Cat on a Hot Tin Roof
The Horse’s Mouth
I Want to Live!
It happens that 1958 was a solid year for adapted screenplays. There are plenty that are worth of consideration in the context of being better than at least one of the actual nominees. Admittedly, since one of those nominees is Gigi, that bar is quite low. I do have almost two entirely new slates. As is often the case, I’ll move through the foreign films first, launching The Music Room, Ashes and Diamonds, and Elevator to the Gallows all of which could be easily argued onto the short list. Hammer’s Horror of Dracula was never going to get any love, but it’s a find version of the story. There are three films that I could argue here based on them being better than my last-place finisher, but I’m not convinced that any of these three really belong on the final set of nominations. These are Some Cam Running, Inn of the Sixt Happiness, and Auntie Mame. For the record, I genuinely dislike Auntie Mame, but I can’t deny that it’s entirely reliant on its screenplay and follows it well. The big two misses here are the big two misses from this year in most categories: Vertigo and Touch of Evil. The absence of both is absolutely mind-boggling.
Weeding through the Nominees
5. It will be no shock to anyone who has read this blog at all that I am putting Gigi, the eventual winner, in last place. I hate this movie and I hate everything about it. Oh, it’s a fine production and there’s a lot of money on the screen, but the story itself is so awful and hateful. I’m not going to apologize for hating this movie. For as beautiful as it might be on the screen, it is ugly in its soul. There’s no coming back from a movie that is focused on two women teaching their niece how to be a high-priced prostitute. Just no.
4. Of the remaining four movies, I Want to Live! is one that I like more than several of the other nominees, but that comes mainly from Susan Hayward and not from the screenplay. The screenplay, while not terrible or even an awful nomination, isn’t that interesting. It’s very straightforward and doesn’t contain a great deal of nuance. That’s not always a problem, but in a year where there’s plenty of intricate and interesting screenplays, that is something that’s going to keep you off the pedestal.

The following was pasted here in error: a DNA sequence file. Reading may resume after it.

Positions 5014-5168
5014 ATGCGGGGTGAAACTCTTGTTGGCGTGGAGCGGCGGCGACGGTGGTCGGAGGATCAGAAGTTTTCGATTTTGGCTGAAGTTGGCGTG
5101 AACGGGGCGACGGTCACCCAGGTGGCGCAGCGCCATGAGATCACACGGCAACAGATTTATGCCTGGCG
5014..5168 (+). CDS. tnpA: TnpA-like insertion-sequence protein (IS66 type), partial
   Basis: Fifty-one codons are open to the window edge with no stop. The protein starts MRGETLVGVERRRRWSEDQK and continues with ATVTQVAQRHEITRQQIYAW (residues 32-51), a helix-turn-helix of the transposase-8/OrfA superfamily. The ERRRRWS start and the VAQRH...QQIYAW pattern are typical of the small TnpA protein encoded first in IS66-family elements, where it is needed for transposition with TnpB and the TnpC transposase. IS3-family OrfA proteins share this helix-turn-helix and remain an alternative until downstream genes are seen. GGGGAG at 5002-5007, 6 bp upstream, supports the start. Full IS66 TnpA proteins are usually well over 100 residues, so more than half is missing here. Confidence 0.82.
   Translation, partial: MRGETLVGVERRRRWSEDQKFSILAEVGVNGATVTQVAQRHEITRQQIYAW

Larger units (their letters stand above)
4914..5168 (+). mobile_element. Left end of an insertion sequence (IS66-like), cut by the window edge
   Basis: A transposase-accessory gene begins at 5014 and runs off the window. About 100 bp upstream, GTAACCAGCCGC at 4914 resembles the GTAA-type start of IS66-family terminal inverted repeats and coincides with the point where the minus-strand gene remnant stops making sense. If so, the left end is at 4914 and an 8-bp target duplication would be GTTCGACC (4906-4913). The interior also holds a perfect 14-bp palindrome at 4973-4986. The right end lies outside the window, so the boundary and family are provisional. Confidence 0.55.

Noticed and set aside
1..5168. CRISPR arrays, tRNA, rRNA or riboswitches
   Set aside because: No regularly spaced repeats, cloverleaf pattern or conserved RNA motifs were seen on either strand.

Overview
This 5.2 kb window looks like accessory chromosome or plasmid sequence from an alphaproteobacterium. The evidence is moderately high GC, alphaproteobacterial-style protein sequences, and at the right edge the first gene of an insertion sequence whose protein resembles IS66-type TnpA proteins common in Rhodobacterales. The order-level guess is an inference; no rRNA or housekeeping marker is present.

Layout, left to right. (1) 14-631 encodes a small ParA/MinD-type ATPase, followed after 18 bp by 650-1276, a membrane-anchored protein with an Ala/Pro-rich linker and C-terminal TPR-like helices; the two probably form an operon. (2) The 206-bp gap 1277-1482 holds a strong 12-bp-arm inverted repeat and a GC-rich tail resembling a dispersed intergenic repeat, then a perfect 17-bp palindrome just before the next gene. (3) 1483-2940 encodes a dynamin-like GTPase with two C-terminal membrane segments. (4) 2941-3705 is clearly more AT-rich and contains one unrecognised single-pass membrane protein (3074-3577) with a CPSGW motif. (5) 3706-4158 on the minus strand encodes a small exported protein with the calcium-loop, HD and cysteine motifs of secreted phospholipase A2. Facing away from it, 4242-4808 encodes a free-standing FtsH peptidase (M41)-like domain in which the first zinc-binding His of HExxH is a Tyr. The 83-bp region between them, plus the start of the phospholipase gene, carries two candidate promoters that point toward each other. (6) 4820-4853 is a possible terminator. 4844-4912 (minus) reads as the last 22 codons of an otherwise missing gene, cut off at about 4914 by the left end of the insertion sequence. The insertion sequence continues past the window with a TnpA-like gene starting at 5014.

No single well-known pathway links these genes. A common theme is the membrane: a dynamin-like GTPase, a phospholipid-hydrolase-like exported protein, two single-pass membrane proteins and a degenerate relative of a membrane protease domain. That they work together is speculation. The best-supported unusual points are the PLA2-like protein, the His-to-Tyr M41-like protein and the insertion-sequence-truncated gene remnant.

3. The Horse’s Mouth is a comedy that works kind of in spite of itself because it features one of the most awful and hateful main characters of its decade. There is a great deal here that is worth seeing, though, and the fact that some of the jokes still work 60 years after the fact is pretty interesting and worth noting. That said, though, there is a lot of unpleasantness to get through to get to the end of the film, and most of that comes from the character of Gulley Jimson, and a good deal of that comes from the screenplay.
2. I can’t say that I loved Separate Tables a great deal, but I can say that what I liked about it more than anything was the screenplay. What it does so well is something that seems so natural and easy in the watching but is absolutely brutal to do in practice. In very short order, over and over, we get exactly the information we need to know everything that we need to know about characters incredibly quickly. Some of that is in the performance, of course, but most of it is in the script—these are clear, well-drawn characters who show us who they are immediately.
1. Over and over again when I have looked at Oscar races from 1958, Cat on a Hot Tin Roof has come out on top of those nominations only to have the Oscar cruelly taken away and handed to a movie that wasn’t nominated. That’s going to happen again. Of the five nominations, it’s clearly the winner. It’s the most interesting screenplay, the one with the deepest and most interesting characters, and the one that demands to be watched. It’s a great movie and, while I’d ultimately like to put the Oscar elsewhere, given the group of five movies we have, it’s the winner.
No shock here—I’m going with either Vertigo or Touch of Evil depending on my mood. Of the two movies, I’m more partial to Touch of Evil as something I’d rather watch, but I think Vertigo, which goes to some very strange and dark places in ways that make sense and stay interesting, might well have the better screenplay. In any event, these movies are one and two in some order.